When the Campbell family moves to upstate Connecticut, they soon learn that their charming Victorian home has a disturbing history: not only was the house a transformed funeral parlor where inconceivable acts occurred, but the owner's clairvoyant son Jonah served as a demonic messenger, providing a gateway for spiritual entities to crossover.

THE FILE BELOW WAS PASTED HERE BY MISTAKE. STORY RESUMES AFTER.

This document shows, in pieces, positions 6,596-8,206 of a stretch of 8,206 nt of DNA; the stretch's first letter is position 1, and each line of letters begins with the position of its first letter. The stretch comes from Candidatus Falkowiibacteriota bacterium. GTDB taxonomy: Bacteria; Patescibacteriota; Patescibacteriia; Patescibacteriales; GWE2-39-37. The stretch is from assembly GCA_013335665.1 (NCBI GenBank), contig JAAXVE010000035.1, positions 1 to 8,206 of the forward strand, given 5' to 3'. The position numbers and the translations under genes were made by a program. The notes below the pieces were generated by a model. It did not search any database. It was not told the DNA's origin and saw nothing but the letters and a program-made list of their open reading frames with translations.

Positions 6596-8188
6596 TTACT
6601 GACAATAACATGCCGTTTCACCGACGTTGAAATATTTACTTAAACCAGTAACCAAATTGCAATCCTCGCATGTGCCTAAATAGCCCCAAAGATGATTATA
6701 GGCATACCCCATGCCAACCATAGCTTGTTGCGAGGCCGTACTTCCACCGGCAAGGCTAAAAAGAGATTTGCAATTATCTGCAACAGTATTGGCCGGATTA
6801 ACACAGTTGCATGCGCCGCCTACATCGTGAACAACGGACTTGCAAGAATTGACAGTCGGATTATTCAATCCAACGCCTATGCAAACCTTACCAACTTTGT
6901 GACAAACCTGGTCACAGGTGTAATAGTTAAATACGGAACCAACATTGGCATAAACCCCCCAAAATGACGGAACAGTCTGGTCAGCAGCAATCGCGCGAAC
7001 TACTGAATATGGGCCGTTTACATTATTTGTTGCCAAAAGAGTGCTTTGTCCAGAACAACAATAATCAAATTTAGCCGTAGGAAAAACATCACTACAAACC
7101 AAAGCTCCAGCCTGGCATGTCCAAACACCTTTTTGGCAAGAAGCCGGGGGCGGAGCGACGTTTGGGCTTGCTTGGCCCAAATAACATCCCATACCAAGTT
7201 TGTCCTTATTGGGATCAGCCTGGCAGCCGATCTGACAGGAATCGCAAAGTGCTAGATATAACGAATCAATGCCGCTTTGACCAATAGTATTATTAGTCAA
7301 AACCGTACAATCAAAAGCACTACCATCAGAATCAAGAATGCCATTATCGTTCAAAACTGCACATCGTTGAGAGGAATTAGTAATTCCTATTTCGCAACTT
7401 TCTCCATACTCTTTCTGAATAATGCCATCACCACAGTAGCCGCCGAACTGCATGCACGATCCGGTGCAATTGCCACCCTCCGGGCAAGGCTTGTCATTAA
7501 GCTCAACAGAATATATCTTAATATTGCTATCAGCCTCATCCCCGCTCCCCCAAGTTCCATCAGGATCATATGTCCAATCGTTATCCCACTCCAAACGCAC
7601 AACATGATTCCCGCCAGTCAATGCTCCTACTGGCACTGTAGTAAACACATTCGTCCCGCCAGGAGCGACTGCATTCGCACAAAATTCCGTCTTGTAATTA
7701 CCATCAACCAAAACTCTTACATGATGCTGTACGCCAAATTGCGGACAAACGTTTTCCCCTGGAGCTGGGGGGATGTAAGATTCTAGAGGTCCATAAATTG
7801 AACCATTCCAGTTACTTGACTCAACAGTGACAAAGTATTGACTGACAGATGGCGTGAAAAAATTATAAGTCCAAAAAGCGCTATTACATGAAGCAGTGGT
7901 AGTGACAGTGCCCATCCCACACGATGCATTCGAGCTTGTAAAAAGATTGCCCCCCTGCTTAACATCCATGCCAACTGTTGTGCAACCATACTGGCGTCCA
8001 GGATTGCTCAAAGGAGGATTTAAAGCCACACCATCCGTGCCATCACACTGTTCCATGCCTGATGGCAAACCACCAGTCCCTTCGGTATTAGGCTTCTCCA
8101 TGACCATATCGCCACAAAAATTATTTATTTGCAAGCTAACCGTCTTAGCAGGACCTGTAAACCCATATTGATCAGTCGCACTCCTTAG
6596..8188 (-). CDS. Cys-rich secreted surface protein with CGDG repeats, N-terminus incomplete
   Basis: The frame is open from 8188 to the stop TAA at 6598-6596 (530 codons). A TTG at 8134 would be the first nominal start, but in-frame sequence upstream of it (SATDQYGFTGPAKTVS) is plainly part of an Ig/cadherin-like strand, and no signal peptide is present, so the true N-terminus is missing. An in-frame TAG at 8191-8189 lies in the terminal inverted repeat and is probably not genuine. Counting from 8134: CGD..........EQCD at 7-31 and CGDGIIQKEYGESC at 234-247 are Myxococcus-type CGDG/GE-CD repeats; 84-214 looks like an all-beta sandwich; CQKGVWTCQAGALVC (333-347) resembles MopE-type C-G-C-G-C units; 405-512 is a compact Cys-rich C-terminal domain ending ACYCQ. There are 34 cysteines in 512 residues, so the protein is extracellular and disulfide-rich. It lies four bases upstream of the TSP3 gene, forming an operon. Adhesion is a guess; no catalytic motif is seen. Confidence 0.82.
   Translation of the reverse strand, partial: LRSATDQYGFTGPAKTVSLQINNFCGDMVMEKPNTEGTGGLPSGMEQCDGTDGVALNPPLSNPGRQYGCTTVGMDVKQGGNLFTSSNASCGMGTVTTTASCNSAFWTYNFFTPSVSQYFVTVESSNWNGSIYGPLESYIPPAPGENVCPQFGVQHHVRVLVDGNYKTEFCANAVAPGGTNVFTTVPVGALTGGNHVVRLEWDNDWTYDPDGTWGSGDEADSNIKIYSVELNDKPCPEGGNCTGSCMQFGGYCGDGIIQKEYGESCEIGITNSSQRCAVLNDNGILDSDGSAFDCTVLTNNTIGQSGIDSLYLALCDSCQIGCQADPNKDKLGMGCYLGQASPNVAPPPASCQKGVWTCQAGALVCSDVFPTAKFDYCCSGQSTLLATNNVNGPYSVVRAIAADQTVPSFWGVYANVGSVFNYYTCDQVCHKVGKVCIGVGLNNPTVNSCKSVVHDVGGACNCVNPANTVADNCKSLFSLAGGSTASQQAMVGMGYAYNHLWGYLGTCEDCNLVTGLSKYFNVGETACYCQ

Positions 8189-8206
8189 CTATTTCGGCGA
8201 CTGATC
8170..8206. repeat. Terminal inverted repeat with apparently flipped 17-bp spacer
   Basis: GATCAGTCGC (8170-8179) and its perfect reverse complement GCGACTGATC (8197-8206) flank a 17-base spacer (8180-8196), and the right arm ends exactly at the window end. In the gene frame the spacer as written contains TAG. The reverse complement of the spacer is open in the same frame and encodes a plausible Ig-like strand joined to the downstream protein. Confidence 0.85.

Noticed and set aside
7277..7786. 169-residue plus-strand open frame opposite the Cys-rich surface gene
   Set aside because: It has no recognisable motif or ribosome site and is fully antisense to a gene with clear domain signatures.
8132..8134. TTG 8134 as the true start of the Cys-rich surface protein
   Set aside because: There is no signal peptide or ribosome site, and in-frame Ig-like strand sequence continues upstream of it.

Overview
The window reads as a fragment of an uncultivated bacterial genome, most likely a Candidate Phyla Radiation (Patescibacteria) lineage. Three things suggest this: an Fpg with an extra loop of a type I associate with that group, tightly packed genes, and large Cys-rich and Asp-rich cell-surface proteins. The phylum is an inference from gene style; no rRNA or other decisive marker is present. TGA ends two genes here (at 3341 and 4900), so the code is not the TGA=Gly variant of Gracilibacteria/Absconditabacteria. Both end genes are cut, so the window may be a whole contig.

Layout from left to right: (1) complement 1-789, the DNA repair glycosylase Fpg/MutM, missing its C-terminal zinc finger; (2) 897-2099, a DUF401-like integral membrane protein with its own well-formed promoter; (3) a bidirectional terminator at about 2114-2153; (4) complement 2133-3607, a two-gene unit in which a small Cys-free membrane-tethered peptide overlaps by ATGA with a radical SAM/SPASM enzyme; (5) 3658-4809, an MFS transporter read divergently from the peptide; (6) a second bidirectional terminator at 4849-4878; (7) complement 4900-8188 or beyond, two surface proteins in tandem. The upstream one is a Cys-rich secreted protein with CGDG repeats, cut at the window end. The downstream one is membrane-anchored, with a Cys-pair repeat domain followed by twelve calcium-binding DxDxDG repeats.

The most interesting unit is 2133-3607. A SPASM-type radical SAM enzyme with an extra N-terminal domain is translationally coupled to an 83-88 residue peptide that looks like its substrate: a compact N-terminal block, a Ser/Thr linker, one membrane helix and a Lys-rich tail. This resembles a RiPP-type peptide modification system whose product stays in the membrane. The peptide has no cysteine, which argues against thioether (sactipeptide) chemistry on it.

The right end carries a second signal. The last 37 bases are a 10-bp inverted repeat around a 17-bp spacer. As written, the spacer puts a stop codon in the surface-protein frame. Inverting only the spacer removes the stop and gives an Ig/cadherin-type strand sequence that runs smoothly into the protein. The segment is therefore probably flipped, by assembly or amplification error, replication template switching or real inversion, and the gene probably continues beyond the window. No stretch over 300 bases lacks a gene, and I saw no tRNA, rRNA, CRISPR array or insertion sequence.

The Connecticut Horror. Supposedly grounded in truth, The Haunting in Connecticut is a decent little spooker, yet still a pic that has all the pitfalls of other notable films of its ilk. Plot for what it's worth has a family move into a new home, only to find that it has ghosts and ghoulies residing within. But why? There's good strength in the family dynamic at work here, the eldest son has cancer and is undergoing treatment. Thus he becomes the conduit for the strange happenings, and this as his parents fight impending grief and personal worries. The scares toddle along effectively, atmosphere via camera work and sound effects is perfectly efficient, and the story has enough mystery about it to carry you through to the end. Unfortunately there's a lot of daft stuff as well, I mean who in their right mind would sleep in a basement room and not force open an adjoining door to see what is in there? It's these ridiculous leaps of faith required that if you are not willing? Then they kill the movie for you. The ending also takes some believing, such is the rampant stench of Hollywood of it all. Well performed in the main (Virginia Madsen solid as a rock/Elias Koteas shining in spite of being under used), this deserves to be rated above average. But ultimately it rings hollow at times and quickly runs out of scares in the last third. 6/10